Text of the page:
Toussaint Nothias is a postdoctoral fellow at the Digital Civil Society Lab. He holds a PhD in Media and Communication from the University of Leeds.
His research explores journalism, social media and civil society in Africa. In the past, he has conducted interviews among foreign correspondents to understand how the global image of Africa is produced. He has also done research with Kenyan journalists to examine their work practices and the impact of social media on their reporting of elections, terrorism, and the ICC investigation in Kenya. His postdoc fellowship project, titled Free Basics and the African Digital Civil Society, looks at the implementation of Facebook’s initiative to provide free Internet across various African countries, and its impact on local media production and civil society groups. The project engages a range of debates about digital advocacy and activism in the Global South, tech corporation’s investments in network infrastructures, net neutrality, civic engagement and social media platforms in politically volatile contexts. In parallel, Toussaint is developing a sharable, open-source tool at the intersection of technology, journalism, and scholarship. The Africa Stereotype Scanner (ASTRSC) deploys digital technologies to scan for damaging stereotypes and implicit biases in reporting about Africa. In 2017, Toussaint organized the workshop “African Media Studies in the Digital Age” at Stanford, and in 2018 he received the Stuart Hall Award from the IAMCR for his work on Twitter in Kenya.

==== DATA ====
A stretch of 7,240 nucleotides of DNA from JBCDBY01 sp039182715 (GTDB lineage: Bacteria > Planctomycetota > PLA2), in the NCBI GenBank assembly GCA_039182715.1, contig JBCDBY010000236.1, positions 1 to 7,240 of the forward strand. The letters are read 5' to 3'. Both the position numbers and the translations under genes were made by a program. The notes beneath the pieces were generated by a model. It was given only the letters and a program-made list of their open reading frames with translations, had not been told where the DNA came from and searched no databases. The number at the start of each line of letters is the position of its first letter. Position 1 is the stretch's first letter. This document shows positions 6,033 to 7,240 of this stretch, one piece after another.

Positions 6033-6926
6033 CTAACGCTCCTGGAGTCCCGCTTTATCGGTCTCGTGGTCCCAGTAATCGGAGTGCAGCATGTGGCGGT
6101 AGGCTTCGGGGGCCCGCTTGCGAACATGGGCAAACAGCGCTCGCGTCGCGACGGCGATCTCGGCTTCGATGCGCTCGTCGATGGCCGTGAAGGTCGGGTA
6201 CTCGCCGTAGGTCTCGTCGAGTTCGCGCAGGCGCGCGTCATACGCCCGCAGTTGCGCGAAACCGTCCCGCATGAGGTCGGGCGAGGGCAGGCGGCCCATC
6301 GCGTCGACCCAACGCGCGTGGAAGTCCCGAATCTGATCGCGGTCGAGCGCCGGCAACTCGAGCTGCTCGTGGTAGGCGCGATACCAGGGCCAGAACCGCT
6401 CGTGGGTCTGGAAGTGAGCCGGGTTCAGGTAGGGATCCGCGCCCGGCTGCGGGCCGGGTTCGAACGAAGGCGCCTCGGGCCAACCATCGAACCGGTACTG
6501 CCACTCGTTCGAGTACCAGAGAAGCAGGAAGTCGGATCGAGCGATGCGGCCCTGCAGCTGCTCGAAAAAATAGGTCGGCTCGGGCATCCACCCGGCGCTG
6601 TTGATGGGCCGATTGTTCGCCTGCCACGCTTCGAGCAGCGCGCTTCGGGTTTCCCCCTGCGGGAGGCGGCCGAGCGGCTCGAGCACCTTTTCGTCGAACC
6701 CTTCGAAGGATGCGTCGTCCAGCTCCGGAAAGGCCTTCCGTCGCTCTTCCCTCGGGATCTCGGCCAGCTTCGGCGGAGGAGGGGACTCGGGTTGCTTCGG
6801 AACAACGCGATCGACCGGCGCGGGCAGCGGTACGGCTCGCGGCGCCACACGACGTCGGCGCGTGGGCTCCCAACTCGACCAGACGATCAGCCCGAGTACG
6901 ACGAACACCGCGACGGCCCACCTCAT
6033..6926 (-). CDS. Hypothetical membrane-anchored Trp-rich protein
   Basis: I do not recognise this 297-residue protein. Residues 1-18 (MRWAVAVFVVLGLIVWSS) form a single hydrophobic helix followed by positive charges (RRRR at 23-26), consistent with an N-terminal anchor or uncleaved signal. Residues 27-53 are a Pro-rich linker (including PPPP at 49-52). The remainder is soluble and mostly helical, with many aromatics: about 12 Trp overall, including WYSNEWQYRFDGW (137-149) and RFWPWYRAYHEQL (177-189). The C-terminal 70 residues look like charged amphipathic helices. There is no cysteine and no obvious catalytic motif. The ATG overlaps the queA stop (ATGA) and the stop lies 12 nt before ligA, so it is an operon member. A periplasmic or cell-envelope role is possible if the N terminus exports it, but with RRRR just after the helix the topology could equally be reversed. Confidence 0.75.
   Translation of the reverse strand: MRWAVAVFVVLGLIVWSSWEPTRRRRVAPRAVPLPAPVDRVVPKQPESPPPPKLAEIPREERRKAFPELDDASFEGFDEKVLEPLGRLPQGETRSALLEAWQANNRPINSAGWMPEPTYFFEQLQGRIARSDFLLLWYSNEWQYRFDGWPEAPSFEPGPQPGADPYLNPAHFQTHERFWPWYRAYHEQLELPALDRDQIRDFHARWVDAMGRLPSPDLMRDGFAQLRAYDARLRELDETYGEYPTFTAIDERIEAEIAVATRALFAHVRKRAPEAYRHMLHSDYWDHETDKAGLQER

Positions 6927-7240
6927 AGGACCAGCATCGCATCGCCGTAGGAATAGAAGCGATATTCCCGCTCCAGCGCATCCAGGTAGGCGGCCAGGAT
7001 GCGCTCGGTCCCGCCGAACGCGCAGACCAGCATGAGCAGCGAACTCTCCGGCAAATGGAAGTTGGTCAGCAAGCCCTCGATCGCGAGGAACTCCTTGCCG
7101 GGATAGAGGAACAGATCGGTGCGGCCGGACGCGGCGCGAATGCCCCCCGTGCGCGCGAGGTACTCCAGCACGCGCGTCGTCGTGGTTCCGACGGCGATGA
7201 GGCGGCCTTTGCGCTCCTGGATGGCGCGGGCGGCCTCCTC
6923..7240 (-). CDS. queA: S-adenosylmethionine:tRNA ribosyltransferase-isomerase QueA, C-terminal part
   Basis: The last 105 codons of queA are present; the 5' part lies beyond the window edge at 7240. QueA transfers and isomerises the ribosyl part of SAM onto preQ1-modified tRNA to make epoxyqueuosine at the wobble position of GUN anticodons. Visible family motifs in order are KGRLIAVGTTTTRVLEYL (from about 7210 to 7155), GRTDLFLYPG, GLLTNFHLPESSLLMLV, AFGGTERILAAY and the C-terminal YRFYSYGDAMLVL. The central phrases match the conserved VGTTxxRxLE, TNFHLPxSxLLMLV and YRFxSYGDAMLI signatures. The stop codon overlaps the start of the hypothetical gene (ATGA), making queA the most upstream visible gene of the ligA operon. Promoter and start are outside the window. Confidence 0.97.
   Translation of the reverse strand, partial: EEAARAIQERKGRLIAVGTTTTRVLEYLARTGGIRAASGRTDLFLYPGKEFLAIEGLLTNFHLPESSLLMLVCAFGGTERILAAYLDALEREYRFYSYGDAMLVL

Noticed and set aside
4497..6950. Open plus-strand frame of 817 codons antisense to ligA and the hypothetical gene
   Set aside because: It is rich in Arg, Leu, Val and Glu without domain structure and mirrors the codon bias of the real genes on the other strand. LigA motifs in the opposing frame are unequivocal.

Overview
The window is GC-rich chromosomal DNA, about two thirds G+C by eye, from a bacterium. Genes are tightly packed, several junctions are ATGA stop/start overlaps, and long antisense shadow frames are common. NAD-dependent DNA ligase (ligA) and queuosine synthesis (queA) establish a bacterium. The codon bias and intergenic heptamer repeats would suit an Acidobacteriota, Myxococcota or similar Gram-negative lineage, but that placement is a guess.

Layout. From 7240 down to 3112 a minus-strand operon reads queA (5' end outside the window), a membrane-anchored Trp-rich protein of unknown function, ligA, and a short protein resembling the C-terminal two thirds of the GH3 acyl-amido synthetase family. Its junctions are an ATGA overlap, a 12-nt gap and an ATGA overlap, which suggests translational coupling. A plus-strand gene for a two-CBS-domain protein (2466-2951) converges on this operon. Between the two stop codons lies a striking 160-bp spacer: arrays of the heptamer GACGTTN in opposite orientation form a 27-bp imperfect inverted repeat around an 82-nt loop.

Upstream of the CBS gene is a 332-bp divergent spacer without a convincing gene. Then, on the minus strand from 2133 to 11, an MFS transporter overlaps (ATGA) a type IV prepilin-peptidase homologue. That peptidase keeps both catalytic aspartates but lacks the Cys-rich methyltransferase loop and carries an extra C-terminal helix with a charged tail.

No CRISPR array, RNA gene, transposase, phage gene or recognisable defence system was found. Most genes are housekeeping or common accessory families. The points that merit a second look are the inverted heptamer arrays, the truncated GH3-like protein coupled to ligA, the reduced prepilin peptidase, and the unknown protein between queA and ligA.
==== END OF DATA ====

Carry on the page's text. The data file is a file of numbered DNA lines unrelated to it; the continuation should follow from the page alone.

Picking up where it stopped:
Nothias, T. & Cheruiyot, D. (2019) A “hotbed” of digital empowerment? Media criticism in Kenya between playful engagement and co-option. International Journal of Communication, 13, 136-159.
Nothias, T. (2018) How Western journalists actually write about Africa. Journalism Studies, 19(8), 1138-1159.
Paterson, C., & Nothias, T. (2016). Representation of China and the US in Africa in online global news. Communication, Culture, Critique, 9(1), 107-125.
Nothias, T. (2016). Mediating the distant Other for the distant audience: How do western correspondents in East and Southern Africa perceive their audience. In M. Bunce, S. Franks & C. Paterson (Eds.), Africa’s media image in the 21st century: From the “heart of darkness” to “Africa rising.” Routledge: London.
Nothias, T. (2014). Hopeful, rising, new: Visualizing Africa in the age of globalisation. Visual Communication, 13(3): 323-339.
Nothias, T. (2014). Afro-pessimism in the French and British press coverage of the 2010 South African World Cup. In T. Chari & N. Mhiripiri (Eds.), African football, identity politics and global media narratives: The legacy of the FIFA 2010 World Cup (pp. 285-304). Basingstoke, UK: Palgrave MacMillan.